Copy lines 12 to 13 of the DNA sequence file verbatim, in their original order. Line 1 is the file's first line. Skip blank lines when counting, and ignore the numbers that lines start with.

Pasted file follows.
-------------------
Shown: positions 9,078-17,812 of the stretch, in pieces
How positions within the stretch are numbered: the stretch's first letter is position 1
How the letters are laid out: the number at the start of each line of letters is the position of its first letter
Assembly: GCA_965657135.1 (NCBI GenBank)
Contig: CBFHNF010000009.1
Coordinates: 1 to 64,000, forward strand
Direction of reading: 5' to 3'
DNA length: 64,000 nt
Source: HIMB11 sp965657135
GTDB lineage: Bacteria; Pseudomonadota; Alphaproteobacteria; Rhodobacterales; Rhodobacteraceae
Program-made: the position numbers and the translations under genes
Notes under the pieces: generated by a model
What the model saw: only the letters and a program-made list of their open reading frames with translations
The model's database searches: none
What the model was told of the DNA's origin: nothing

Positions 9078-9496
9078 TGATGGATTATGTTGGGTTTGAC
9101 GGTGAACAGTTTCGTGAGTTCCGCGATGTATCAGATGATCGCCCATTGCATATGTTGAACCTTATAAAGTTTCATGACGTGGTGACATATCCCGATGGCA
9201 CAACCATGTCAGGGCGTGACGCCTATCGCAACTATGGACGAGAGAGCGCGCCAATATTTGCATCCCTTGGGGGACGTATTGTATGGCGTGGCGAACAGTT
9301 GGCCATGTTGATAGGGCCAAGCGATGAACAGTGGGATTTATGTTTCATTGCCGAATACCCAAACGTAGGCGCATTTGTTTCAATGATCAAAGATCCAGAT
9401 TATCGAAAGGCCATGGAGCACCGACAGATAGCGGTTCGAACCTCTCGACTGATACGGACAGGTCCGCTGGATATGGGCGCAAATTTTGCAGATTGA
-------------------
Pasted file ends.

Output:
Notes under the pieces: generated by a model
What the model saw: only the letters and a program-made list of their open reading frames with translations